If you are a poet, you will see clearly that there is a cloud floating in this sheet of paper. Without a cloud, there will be no rain; without rain, the trees cannot grow; and without trees, we cannot make paper. The cloud is essential for the paper to exist. If the cloud is not here, the sheet of paper cannot be here either. So we can say that the cloud and the paper inter-are. “Interbeing” is a word that is not in the dictionary yet, but if we combine the prefix “inter-” with the verb “to be,” we have a new verb, inter-be. Without a cloud and the sheet of paper inter-are.

    If we look into this sheet of paper even more deeply, we can see the sunshine in it. If the sunshine is not there, the forest cannot grow. In fact, nothing can grow. Even we cannot grow without sunshine. And so, we know that the sunshine is also in this sheet of paper. The paper and the sunshine inter-are. And if we continue to look, we can see the logger who cut the tree and brought it to the mill to be transformed into paper. And we see the wheat. We now the logger cannot exist without his daily bread, and therefore the wheat that became his bread is also in this sheet of paper. And the logger’s father and mother are in it too. When we look in this way, we see that without all of these things, this sheet of paper cannot exist.

    Looking even more deeply, we can see we are in it too. This is not difficult to see, because when we look at a sheet of paper, the sheet of paper is part of our perception. Your mind is in here and mine is also. So we can say that everything is in here with this sheet of paper. You cannot point out one thing that is not here-time, space, the earth, the rain, the minerals in the soil, the sunshine, the cloud, the river, the heat. Everything co-exists with this sheet of paper. That is why I think the word inter-be should be in the dictionary. “To be” is to inter-be. You cannot just be by yourself alone. You have to inter-be with every other thing. This sheet of paper is, because everything else is.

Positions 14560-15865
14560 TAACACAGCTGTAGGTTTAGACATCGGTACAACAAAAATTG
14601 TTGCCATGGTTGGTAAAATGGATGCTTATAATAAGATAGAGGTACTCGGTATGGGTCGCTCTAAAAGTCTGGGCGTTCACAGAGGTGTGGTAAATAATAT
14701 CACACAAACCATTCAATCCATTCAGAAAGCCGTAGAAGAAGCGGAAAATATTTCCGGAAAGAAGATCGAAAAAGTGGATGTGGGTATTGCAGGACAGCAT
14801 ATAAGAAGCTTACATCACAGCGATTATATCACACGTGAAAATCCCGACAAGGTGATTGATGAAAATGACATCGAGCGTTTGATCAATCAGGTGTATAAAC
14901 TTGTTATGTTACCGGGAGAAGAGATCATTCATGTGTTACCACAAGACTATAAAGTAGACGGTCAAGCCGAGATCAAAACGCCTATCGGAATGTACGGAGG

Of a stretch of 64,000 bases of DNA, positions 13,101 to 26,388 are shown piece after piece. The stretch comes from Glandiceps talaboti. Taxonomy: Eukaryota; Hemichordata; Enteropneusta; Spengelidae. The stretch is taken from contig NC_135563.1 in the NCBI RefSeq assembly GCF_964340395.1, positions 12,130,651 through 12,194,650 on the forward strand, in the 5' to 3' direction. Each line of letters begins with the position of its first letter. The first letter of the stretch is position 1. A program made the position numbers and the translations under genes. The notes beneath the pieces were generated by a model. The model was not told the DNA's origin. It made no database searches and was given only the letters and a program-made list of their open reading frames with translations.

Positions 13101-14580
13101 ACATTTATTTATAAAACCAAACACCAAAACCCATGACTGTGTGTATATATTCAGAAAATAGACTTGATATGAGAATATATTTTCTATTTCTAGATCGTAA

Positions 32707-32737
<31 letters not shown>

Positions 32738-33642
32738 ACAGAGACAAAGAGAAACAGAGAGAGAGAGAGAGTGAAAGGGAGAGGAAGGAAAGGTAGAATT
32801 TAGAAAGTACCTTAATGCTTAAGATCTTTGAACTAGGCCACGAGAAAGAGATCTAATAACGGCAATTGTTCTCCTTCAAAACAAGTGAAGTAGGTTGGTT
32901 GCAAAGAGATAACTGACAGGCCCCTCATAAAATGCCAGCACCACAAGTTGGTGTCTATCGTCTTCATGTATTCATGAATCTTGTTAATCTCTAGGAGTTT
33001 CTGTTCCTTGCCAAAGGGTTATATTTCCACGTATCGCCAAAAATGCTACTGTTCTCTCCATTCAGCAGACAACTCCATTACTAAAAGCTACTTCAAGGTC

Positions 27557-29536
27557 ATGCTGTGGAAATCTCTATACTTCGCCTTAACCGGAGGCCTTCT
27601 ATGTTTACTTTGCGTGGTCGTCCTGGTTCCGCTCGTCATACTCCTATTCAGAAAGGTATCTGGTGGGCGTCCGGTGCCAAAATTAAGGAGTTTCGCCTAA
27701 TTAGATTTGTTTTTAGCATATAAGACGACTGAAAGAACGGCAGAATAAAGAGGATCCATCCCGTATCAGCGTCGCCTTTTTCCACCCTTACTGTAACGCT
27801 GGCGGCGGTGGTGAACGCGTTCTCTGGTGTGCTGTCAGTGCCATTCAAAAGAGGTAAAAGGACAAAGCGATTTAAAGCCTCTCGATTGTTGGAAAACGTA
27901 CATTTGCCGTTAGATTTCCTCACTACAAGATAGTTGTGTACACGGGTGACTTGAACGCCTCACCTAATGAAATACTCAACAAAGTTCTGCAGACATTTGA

Suppose we try to return one of the elements to its source. Suppose we return the sunshine to the sun. Do you think that this sheet of paper will be possible? No, without sunshine nothing can be. And if we return the logger to his mother, then we have no sheet of paper either. The fact is that this sheet of paper is made up only of “non-paper elements.” And if we return these non-paper elements to their sources, then there can be no paper at all. Without “non-paper elements,” like mind, logger, sunshine and so on, there will be no paper. As thin as this sheet of paper is, it contains everything in the universe in it.

    From: The Heart of Understanding: Commentaries on the Prajnaparamita Heart Sutra
    However, even such images do not capture how intimate is our wholeness and inter-penetration with the grass and stars and trees and, most especially, every creature ... not only now, but that has ever or will ever live throughout time.

    I would say that Thich Nhat Hanh, like most Mahayana Buddhists, does not just speak of "interdependence" and "inter-relationships" (though there are those too) ... but also "Inter-being" (Thich Nhat Hanh's coined phrase) in the most whole, intimate and single sense ... whereby you are Risho and you are me and you are Thich Nhat Hanh and you are paper and you are sun and you are the rain and you are the logger and you are birth and you are death and you are the universe and you are the horse and you are the blinders too ...

    ... and you are also not you or Risho or me or "Thich Nhat Hanh" or birth or death or the universe or the horse or blind and all the rest ...

    ... and and thus are the Blade of Grass, and the Dust, and the Temple ...

    Gassho, J

  35. #35
    Treeleaf Unsui Shokai's Avatar
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    Re: BOOK OF EQUANIMITY - Case 4

    Thank you Risho and Jundo for pointing to that and sharing. _/_

  36. #36

    Re: BOOK OF EQUANIMITY - Case 4

    Quote Originally Posted by Risho
    Death sometimes scares me. I will no longer exist one day. I mean when I honestly acknowledge that truth, it is very frightening. How the hell can death be sacred. But when I think of everyone here who supports me. When I think of all the other sentient beings who have already died. When I take off my horse blinders, and try to view the universe from a larger view, it seems less scary. When I think about that we are all in this together, it doesn't seem so "serious" anymore.